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Lawsuit Alleges Connecticut Correctional Officials Refused To Treat Transgender Prisoner

Cheryl Senter
New Hampshire Public Radio
Veronica-May Clark, an inmate at a Newtown prison, said she's sought help for gender dysphoria for at least three years, but hasn't gotten it.

A transgender inmate seeking treatment for gender dysphoria is suing state correctional officials.

Veronica-May Clark, a prisoner at the Garner Correctional Institution in Newtown, has filed a lawsuit on her own behalf against representatives of the Connecticut Department of Correction, alleging that they violated her prisoner civil rights as a transgender woman.

Clark, convicted of murder, said in a court filing that she’s petitioned correctional officials for at least three years to help with her transition. Because she said she hasn’t gotten what she needed, she’s suffered emotional and physical pain.

Clark’s gender dysphoria is outlined in the lawsuit. She apparently asked officials for electrolysis because she was “disgusted” by hair growing on various parts of her body that she said she shaves multiple times a day. She said her condition got so bad that she attempted to harm herself with a pair of nail clippers.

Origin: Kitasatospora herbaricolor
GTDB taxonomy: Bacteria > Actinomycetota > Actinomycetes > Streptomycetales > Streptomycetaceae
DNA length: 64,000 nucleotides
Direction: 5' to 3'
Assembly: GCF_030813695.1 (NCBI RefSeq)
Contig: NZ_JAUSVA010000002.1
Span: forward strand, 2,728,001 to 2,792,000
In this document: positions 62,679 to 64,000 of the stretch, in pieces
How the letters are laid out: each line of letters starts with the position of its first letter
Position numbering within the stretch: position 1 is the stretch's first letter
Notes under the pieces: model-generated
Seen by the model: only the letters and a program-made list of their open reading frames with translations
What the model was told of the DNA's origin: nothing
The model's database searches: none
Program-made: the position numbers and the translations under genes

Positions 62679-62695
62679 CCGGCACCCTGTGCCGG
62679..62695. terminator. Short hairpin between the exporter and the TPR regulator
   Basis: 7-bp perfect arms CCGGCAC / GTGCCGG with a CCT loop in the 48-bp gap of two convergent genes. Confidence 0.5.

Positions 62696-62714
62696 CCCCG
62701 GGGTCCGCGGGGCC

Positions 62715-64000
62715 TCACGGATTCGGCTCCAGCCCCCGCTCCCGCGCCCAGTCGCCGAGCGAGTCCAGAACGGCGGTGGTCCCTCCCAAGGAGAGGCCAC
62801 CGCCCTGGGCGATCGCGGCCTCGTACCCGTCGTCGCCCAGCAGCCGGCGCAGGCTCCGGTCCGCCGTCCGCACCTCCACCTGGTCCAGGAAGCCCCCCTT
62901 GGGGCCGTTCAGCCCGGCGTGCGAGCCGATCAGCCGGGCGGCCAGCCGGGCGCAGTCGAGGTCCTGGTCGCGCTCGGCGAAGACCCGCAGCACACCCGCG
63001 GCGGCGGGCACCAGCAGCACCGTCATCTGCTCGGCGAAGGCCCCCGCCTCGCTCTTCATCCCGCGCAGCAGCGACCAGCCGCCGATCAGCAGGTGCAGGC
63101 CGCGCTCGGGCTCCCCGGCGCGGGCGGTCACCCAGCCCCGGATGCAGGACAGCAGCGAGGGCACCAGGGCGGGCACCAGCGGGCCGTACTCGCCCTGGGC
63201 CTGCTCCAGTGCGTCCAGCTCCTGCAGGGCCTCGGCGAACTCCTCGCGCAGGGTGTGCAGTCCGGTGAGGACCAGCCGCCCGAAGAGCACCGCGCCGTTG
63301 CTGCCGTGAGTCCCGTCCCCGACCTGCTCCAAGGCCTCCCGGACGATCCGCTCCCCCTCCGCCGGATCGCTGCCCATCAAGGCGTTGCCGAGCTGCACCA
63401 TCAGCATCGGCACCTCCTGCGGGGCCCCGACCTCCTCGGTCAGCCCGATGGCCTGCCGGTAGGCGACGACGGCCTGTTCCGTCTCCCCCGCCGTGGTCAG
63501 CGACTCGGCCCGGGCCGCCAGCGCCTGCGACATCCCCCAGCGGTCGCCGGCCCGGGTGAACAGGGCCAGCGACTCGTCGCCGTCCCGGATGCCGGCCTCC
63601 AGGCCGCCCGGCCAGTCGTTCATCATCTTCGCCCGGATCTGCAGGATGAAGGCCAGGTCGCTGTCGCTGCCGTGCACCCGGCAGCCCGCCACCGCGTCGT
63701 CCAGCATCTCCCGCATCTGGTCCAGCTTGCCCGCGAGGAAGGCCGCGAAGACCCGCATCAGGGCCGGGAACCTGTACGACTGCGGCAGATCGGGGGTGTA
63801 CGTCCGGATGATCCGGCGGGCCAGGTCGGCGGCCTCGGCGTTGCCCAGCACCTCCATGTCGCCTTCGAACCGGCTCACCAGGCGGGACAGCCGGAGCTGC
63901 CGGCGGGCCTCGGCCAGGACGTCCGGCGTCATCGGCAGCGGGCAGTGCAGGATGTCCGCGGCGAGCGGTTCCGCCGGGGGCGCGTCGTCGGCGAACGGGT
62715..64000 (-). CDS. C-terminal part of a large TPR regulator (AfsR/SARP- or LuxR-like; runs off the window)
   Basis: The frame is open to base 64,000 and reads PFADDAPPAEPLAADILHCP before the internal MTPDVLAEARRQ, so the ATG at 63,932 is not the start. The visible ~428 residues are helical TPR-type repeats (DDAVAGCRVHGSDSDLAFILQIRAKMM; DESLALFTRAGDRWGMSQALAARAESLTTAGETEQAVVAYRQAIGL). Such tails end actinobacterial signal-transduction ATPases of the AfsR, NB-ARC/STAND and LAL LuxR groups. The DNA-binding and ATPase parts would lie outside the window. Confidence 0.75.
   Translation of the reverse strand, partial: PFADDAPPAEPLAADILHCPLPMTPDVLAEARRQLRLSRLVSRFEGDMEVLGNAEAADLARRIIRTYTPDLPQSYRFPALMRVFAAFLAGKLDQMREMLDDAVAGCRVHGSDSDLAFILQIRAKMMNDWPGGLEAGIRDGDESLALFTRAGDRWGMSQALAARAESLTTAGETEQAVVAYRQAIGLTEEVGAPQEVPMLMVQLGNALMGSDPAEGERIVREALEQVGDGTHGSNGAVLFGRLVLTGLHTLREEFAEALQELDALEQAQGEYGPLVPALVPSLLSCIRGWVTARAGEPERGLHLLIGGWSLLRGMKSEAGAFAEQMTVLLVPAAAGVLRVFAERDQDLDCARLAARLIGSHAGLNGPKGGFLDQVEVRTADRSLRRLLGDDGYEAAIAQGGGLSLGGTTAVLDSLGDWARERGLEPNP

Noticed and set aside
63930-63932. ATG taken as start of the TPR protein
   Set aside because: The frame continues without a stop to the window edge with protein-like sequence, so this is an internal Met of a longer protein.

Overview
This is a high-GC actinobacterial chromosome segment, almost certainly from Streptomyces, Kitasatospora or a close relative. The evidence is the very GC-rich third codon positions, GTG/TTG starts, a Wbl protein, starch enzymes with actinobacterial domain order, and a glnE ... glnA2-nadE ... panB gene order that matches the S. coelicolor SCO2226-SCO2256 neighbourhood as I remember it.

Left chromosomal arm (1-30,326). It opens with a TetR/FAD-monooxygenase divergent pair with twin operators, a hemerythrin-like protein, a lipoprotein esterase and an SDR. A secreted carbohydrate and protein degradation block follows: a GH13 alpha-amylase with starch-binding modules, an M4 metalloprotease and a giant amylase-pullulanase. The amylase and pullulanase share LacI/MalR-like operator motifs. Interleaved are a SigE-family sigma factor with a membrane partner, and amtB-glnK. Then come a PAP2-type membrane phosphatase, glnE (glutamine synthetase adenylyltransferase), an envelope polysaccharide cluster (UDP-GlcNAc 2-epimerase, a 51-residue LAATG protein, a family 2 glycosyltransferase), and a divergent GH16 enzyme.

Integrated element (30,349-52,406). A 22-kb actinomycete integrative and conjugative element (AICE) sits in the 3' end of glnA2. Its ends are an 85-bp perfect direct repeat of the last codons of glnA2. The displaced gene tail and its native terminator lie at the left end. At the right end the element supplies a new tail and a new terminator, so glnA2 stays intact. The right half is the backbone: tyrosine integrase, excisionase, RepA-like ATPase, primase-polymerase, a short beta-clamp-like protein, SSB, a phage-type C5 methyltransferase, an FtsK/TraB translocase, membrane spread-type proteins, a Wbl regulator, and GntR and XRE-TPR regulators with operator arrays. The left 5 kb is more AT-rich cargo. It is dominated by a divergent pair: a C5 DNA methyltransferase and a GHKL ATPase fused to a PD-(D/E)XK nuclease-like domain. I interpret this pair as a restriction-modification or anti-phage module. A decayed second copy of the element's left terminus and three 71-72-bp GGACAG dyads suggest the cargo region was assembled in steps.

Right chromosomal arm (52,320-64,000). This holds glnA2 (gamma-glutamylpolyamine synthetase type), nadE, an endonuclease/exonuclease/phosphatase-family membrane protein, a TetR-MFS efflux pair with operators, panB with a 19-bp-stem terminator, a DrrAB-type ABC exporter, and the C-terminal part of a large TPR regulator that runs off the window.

“If the documents are telling the story that ends up being proven, then it really seems like DOC does not have a handle on this particular prisoner’s medical needs,” said Dan Barrett, legal director for the American Civil Liberties Union of Connecticut.

Clark said that she was told by Dr. Gerald Valletta, the principal physician at Garner, that transitional treatment can’t be initiated while an inmate is incarcerated.

Last year, the state adopted a law that allows prisoners to continue receiving transitional treatment behind bars.

Barrett said that absent of that law, DOC would still be constitutionally obligated to address any prisoner’s medical needs as they arise.

“A person who comes to prison and then, for example, becomes near-sighted, you’re not allowed to simply refuse to provide them glasses because it occurred after they arrived at prison,” Barrett said. “It’s a medical need that has to be addressed.”

DOC declined an interview request but said in a statement that the agency strives to maintain an environment that’s safe and humane for prisoners.

“The Department of Correction has a comprehensive policy aimed at meeting the unique needs of individuals identified as gender non-conforming,” said spokesperson Karen Martucci. “A thorough assessment by a mental health provider, and treatment if medically appropriate, takes place regardless if the person has received treatment in the community.”

Clark is serving a 75-year prison sentence stemming from an attack on her wife and the wife’s alleged boyfriend. Clark, who used to identify as Nicholas Clark, was convicted on murder charges for the man’s death.

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